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I have a custom "brain" class that has a custom "recipe" object as one of it's properties.

The recipe class has four "ingredient" objects as properties.

If I try and do:

brain.myRecipe.ingredient1 = myIngredient;
self.displayLabel.text = brain.myRecipe.ingredient1.ingredientName;

The label is blank (although I get no errors)

but if I do

Ingredient * temp = myIngredient;
self.displayLabel.text = temp.ingredientName;

That one works... Are you not able to drill down through properties like that with the dot operator?


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Is the ingredient1 property a pointer? I'm a little rusty on my Obj-C syntax, it's been a while. I know the reason Ingredient * temp works is because you're setting a pointer to the object, so the compiler is asking "what is myIngredients.ingredientName's value?" when using temp. –  Yatrix Sep 29 '11 at 13:07
Yes, ingredient1 property is a pointer to an Ingredient object –  sayguh Sep 29 '11 at 16:15

2 Answers 2

up vote 1 down vote accepted

Yes, you can do that with the dot operator. Most likely one of those properties is nil.

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Check if brain is not nil.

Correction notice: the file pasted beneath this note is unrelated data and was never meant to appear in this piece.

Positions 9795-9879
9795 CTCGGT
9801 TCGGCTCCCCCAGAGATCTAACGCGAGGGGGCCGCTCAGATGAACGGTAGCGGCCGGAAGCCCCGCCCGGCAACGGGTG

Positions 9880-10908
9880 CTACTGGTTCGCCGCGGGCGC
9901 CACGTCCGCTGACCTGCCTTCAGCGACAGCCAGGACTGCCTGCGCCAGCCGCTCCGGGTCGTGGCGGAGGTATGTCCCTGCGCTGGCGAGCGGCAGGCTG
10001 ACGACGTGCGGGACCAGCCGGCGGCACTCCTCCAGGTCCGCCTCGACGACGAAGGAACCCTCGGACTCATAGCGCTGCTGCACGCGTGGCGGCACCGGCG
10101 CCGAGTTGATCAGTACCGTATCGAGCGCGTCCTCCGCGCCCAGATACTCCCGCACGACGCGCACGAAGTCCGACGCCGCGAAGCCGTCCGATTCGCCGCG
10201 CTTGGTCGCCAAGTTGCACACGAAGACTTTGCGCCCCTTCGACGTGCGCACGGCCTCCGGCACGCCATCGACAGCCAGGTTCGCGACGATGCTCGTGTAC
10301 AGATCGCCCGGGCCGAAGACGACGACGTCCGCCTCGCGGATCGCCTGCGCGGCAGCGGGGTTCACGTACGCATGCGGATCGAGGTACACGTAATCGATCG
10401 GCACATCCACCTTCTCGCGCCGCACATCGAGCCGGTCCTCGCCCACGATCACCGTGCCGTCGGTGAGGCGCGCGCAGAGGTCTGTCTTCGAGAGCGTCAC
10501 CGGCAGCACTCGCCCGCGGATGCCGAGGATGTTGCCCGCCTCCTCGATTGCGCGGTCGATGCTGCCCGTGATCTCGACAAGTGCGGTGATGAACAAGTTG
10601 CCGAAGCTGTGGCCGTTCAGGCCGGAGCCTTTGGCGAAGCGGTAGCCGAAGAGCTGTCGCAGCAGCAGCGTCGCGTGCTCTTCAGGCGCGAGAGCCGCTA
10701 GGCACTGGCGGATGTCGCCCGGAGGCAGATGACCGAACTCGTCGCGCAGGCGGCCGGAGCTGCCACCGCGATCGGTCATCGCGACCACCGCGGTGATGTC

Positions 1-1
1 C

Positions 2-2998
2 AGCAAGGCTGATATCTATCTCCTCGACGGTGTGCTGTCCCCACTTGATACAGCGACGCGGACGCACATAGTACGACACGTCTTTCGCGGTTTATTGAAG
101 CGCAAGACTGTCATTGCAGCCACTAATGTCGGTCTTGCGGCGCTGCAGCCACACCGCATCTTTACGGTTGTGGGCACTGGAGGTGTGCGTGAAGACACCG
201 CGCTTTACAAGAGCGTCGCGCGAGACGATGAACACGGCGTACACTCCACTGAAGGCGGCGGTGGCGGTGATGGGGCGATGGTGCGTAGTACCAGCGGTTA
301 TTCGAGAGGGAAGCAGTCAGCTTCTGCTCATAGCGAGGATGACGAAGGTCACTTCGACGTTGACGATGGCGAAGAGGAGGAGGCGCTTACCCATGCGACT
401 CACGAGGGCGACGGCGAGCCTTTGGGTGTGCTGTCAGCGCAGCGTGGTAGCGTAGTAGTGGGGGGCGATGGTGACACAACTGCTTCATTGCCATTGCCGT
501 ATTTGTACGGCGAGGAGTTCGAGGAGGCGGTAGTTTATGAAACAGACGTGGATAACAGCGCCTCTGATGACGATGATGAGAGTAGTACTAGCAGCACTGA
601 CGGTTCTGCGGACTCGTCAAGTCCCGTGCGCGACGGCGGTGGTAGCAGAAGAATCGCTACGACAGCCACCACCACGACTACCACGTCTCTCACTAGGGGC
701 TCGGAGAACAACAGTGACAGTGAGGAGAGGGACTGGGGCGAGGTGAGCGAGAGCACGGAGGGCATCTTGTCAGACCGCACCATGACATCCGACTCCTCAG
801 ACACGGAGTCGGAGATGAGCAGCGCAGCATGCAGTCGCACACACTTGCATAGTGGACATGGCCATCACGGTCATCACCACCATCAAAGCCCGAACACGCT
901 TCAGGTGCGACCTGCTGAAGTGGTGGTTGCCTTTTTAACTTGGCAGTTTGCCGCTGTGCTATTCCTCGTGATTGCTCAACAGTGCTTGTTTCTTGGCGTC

If not :

Check myrecipe and ingredient1 properties ? Are they set on retain ?
If not, put retain.

Check @synthesize for both. Aren't there any type mistake so their name would not match the one set fo the properties and the ivars ?
If there are mistakes (lokk ate upper/lowercases), correct.

I also guess that Ingredient inherits from NSObject (at least) and have [super init] on the begining of its init method ?
If not, do you class inherit NSObject, and init it first.

If nothing works... then, just put some more code. How do you want us to solve your problem with such a little piece of code ?

You should have something like :

Brain : NSObject {
   MyReceipe* receipe;

@property (nonatomic, retain) MyReceipe* receipe;

MyReceipe : NSObject {
   Ingredient* ingredient1;

@property (nonatomic, retain) Ingredient* ingredient1;

Ingredient : NSObject {
   NSString* ingredientName;

@property (nonatomic, retain) NSString* ingredientName;

in all the .m, add @synthsize the_property_name

and an init method like

- (id) init {
   self = [super init];
   if (!self) return nil;

   self.the_ivar = nil; (or whatever you want)

   return self;
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I think what he's trying to say is that he needs more information. =) –  Yatrix Sep 29 '11 at 13:36
@Yatrix : More information about what ? –  Oliver Sep 29 '11 at 14:05
You just asked a bunch of questions about the object, that's all. Was being "humorous". –  Yatrix Sep 29 '11 at 14:12
Yes, "myrecipe" is a property of the brain class and "ingredient1" is a property of recipe class. the brain class synthesizes myrecipe, and recipe class synthesizes ingredient1. ingredient1 is indeed a string yes, Ingredient inherits from NSObject and has super init. Also, brain is not nil –  sayguh Sep 29 '11 at 16:05
wait, ingredient1 is not a string, that is an Ingredient object, which is a property of the myRecipe object. ingredient1.ingredientName is an NSString however –  sayguh Sep 29 '11 at 16:13

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